Athena: British Overseas Property Purchases Now Increasingly Funded by Finance Options

Camille Letuve Athena

According to international property investment firm Athena Advisers Brit’s are still buying European property desipte the fall in value of Pound Sterling witnessed over recent months.

And say Athena, most of them are making a profit.

It’s been a tumultuous year for Brits buying property abroad; first they were rocked by the Brexit vote which hit confidence and then Pound’s subsequent tumble cut their overseas purchasing power.

Exchange rates added a whopping ~20% to the cost of house prices in Europe following the fall.

We reported late in 2016 that second-home agent reported a slump in Brits looking to buy a second-home in Italy as apprehensions over the triggering of Article 50 grew.

But trying to guage how overseas property purchases are proceeding depends on who you listen to.

Partner Camille Letuve at Athena Advisers explains the Dollar is the currency of choice right now.

“We’re seeing resurgent interest in many mainstay European property markets through Dollar markets, such as the US, but also lots of from expats and domestic buyers from the middle and Far East. Here we’re seeing Euro purchases in Dollars, often from British buyers, whose Dollar has become around 24% stronger in the past two years,” says Letuve.

Buyers Seek Alternative Ways of Securing their Overseas House

This means that for Brits looking at properties around the $4million mark, over the last two years they have become almost $1m cheaper, due to recent currency shifts.

Letuve is one of the founding 3 partners of Athena Advisers, established in 2003 to help bridge the cultural divide between property investors and buyers.

He focuses on Europe and in particular has been keeping an eye on the French market, which has attracted a number of Brits since the summer.

He says, “The market has certainly changed since the Brexit referendum took place. With the Pound falling against the Euro, Sterling-buyers in France are increasingly inclined to ultilise low French mortgage rates to retain value in their purchase.

“As we enter the ski season, this trend is particularly evident in the mid- to high-end of the market with the majority of ski property purchases between €500,000 and €10m using finance, sometimes even when the purchase could take place in cash. Loan-to-value rates are normally in the region of 60% to 80% leaving only a deposit exposed to currency fluctuations.”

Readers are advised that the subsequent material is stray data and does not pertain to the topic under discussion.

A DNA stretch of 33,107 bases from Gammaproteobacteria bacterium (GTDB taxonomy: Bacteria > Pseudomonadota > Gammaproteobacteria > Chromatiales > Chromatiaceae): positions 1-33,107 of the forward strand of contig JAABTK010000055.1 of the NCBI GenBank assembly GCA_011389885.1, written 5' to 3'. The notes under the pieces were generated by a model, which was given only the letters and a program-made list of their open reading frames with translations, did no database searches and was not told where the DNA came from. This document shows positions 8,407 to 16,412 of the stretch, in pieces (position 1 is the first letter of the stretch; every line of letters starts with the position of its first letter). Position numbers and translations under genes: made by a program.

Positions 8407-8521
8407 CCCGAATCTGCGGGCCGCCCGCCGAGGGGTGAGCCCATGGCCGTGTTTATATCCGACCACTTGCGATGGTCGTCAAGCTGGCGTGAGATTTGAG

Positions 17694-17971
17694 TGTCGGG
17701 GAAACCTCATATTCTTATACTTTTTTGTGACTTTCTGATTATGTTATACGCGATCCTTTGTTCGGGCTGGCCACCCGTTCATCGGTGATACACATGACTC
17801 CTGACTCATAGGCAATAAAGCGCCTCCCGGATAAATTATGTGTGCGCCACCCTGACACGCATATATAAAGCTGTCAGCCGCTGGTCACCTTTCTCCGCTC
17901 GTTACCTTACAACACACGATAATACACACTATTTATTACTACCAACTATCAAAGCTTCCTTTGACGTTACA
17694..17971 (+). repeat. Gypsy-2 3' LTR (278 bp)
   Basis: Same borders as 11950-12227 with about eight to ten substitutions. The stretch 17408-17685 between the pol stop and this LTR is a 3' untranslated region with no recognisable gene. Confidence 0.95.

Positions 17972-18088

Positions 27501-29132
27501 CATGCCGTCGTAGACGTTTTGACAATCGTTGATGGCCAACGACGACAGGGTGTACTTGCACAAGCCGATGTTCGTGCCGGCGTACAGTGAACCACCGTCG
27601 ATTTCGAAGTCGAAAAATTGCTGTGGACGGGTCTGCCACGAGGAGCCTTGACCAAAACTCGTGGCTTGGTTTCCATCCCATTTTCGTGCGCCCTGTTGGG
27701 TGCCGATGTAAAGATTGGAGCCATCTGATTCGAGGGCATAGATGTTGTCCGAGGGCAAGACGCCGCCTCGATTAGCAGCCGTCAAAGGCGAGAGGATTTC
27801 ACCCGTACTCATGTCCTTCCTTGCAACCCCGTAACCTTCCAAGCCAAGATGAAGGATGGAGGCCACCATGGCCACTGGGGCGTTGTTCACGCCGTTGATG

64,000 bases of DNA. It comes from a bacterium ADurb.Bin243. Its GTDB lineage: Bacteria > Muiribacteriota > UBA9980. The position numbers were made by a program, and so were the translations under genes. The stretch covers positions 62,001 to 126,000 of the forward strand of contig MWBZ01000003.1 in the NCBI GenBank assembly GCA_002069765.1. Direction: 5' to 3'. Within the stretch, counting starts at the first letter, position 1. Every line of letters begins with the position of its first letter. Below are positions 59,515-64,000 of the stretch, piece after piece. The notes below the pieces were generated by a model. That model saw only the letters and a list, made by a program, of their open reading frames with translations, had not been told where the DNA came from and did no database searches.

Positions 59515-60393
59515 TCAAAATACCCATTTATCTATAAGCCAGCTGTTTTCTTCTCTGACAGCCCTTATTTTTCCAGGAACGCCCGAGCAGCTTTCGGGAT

It’s no surprise that investors to the property market are finding alternative ways to get the most out of their cash, despite the daily quandary over exchange rates.

But are loans and USD the answer when it comes to investing internationally or are we awaiting a rise in the Pound to get things back on track?

Letuve believes in following the local market. He tells

“Even with the Pound bouncing back around 5% on the Euro in the last month or so, largely due to the events across the Atlantic, it has never been more important for buyers to understand the French mortgage market and how much long term value and security a long term fixed rate product offers.”

The firm itself is multi-national, it specialises in attractive new-build and renovation development projects in key prime markets.

Originally focused on European property investment opportunities in France, London and Lisbon, their property portfolio now includes alpine chalets in France to sleek town houses in London, beach houses in Mauritius and period properties in Paris.

The company have been monitoring the market over the last few years, paying particular interest to the highs and lows of the Pound, which has been the driving factor behind a lot of sales.

Letuve says, “The only tangible result of Brexit so far has been hesitation from British buyers. 2015 was a very good year for British investors targeting European markets like France, Spain or Portugal. In July 2015, the pound stood at €1.44, the highest it had been for eight years.

“Then with markets like Lisbon offering extreme value in prime property and in France mortgage rates at historic lows, any value for British investors was amplified even further.”

But as the referendum came closer, Athena Advisers saw the Pound follow a general downward trend, levelling off around €1.26 ahead of June 23rd, making investors act fast to secure investments prior to any currency shifts.

So how almost 8-months later, what was the result of that fateful day?

Letuve explains, “Since then the purchasing power of the British in Europe has been strongly affected, but the level of demand has remained close to the same level as it was prior to the referendum. This is particularly true for investments or second home purchases in France where the decline of the pound has been matched by the decline of mortgage rates.

“This means that if the euro has today become around 20% more expensive for sterling buyers since summer 2015, if you look over the last two years, French mortgage rates have fallen by much more, reducing the amount of interest payable on a 20-year fixed rate loan by 42%. On a mortgage of €400,000 the total amount of interest has dropped by more than €58,000.”

So there is still money to be made on property investment in Europe, whether buying in GDP or USD, especially in France. But only towards the higher end of the market looking towards long term loans. The lower priced investments will return a much lower yield as they become more easily affected by currency fluctuations.